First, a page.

I chose Sunday as my official “Raw Foods” shopping and preparation day. After scouring my two new raw cookbooks, RAW FOOD REAL WORLD by Matthew Kenney and Sarma Melngailis and RAW by Charlie Trotter and Roxanne Klein, for recipes, I made my list and prepared for what lie ahead.
Other than the 8+ pounds of nuts I purchased for the occasion, my shopping list wasn’t that unordinary. A few items that I normally wouldn’t have tried and now love include agave nectar (a sort of caramely-tasting natural sweetener from the agave cactus plant), that I’ve used in everything from granola to tomato sauce, coconut butter/oil (smells like fresh coconuts and adds a nice creaminess and richness to desserts…since I won’t be using dairy), and dates (I’ve grown to love them in my favorite snack, LaraBars, but didn’t realize what a great sweetness, texture, and flavor they could add to smoothies, granola, desserts…).
Once I got home I had my work cut out for me, as I wanted to make sure that I would have something, besides salad, to eat on Monday. I love to cook and concoct, so I knew that having meals that at least seemed cooked would play an integral part in feeling satisfied. I immediately got to work soaking my nuts and grains; a necessary step to ease the digestion process involved with raw nuts and also for sprouting the grains. I have a large kitchen, but it almost reached maximum capacity during this ordeal. I took out most of the glass bowls and/or vessels that I had easy access to and soaked away. Just so that you have an idea…my counter was filled with soaking bowls of almonds, cashews, sunflower seeds, macadamia nuts, pecans, walnuts, pumpkin seeds, quinoa, rye berries, and buckwheat groats (those will be working their magic for a total of five days).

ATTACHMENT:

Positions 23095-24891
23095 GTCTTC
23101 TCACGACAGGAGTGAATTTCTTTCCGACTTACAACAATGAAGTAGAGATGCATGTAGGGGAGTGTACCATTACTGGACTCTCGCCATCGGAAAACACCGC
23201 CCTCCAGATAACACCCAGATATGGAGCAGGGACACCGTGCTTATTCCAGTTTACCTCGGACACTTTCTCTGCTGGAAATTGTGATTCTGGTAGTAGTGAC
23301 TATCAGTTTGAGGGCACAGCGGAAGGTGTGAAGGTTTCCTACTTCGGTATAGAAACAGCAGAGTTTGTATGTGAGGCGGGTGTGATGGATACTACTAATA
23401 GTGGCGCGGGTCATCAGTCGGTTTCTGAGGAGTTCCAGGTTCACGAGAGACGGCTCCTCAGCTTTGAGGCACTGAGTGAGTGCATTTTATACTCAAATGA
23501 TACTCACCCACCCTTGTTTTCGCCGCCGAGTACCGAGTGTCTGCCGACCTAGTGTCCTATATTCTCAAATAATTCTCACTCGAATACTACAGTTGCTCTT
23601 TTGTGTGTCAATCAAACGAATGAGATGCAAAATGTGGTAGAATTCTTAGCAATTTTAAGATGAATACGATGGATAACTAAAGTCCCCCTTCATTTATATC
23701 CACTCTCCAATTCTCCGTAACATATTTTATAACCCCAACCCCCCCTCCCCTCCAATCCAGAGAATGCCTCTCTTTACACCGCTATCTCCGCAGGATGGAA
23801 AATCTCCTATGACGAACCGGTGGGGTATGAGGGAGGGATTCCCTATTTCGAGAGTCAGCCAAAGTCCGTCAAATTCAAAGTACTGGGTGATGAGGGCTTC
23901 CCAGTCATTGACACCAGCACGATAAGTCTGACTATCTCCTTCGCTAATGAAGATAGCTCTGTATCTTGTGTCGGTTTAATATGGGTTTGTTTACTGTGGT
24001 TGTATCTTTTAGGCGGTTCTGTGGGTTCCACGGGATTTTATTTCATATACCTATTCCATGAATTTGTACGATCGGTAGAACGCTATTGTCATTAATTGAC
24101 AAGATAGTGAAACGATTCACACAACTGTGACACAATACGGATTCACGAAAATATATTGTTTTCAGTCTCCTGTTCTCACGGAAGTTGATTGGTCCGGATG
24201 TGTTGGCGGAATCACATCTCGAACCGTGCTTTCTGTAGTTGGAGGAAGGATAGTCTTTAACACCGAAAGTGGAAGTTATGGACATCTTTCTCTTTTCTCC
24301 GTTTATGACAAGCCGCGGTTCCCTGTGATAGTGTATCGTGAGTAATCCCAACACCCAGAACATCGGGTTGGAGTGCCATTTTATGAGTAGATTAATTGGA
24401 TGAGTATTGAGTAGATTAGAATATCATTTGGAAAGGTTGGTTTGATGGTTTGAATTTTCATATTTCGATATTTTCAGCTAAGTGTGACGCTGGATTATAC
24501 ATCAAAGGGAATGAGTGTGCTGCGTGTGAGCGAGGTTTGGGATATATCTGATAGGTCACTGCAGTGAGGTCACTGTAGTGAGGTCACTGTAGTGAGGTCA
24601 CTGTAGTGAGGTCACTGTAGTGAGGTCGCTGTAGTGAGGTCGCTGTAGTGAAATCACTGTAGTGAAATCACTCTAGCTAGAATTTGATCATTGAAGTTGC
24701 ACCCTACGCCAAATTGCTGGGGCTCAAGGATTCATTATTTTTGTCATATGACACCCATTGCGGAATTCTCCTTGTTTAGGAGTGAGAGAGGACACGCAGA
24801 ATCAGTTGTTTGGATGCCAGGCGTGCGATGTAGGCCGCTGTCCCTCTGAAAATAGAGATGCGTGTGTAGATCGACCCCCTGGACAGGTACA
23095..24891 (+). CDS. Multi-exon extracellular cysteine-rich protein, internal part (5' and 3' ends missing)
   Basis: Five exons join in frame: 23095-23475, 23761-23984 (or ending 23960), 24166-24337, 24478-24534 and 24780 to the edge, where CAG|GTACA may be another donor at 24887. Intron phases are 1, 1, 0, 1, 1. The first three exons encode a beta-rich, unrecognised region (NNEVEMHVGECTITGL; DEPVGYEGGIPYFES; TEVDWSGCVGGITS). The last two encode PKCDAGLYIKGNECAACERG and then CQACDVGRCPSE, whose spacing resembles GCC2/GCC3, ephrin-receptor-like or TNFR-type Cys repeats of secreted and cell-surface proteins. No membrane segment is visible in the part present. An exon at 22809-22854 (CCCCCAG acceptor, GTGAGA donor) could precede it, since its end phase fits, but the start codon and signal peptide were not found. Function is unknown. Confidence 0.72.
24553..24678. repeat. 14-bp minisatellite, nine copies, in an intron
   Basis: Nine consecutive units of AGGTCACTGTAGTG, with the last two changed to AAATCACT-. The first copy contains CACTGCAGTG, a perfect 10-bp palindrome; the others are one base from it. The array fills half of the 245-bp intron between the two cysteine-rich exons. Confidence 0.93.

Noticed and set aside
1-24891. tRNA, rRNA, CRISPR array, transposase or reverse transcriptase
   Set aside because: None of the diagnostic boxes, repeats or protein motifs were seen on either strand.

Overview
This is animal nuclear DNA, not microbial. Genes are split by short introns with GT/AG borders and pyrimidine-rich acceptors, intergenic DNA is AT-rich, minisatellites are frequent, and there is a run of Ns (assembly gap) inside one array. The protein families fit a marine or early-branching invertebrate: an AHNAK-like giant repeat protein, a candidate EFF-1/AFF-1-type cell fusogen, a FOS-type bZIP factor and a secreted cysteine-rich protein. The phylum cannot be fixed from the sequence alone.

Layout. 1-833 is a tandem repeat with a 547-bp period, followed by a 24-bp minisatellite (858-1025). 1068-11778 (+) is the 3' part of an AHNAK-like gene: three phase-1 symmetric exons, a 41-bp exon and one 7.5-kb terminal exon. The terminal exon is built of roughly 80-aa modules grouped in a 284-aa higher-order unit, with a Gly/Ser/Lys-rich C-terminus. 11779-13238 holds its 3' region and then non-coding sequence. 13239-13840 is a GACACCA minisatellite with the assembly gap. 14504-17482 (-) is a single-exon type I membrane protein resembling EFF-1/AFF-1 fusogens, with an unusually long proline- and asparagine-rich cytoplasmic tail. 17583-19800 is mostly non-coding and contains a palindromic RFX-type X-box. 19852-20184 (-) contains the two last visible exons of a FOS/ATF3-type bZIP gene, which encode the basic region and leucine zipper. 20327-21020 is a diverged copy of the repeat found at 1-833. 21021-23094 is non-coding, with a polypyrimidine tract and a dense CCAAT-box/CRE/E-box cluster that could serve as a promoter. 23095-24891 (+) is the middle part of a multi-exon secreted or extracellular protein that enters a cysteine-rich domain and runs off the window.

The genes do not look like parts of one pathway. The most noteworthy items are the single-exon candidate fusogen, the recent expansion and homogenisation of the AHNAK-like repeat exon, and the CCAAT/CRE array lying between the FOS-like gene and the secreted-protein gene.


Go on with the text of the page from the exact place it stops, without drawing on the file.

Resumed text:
Another item that I didn’t mention in my new favorites category, but absolutely love…young coconuts (found at Asia World Market in Plano, TX)! I love to cook and have watched my fair share of cooking shows, but had never heard of them and no idea how I was going to get inside. I don’t have a cleaver, as suggested by the authors of RFRW, so I used a big, sturdy, and inexpensive I might add, Martha Stewart chefs knife…it worked, but got a little messy (I might recommend having a few towels on hand). The little coconuts are surrounded by this white fibrous casing, which you have to get through before you even get to the hard coconut shell; once inside, the meat is creamy in some, a little firmer in others, but smooth and sweet just the same and each small coconut produced about 12-16 ounces of water per.
All in all I felt pretty prepared, but ideally would have had a few more clear glass bowls, more than two mesh strainers, the use of a “nut bag”, instead of cheese cloth, for straining my nut milk, and a cleaver for my coconuts (a good investment if it makes the job easier, because they are really that good!). I used my Cuisinart food processor a lot and am really glad that I had it. And, although both books recommend the $400 Vita-Mix blender, my $19.95 10-speed Hamilton Beach seemed to serve me just fine.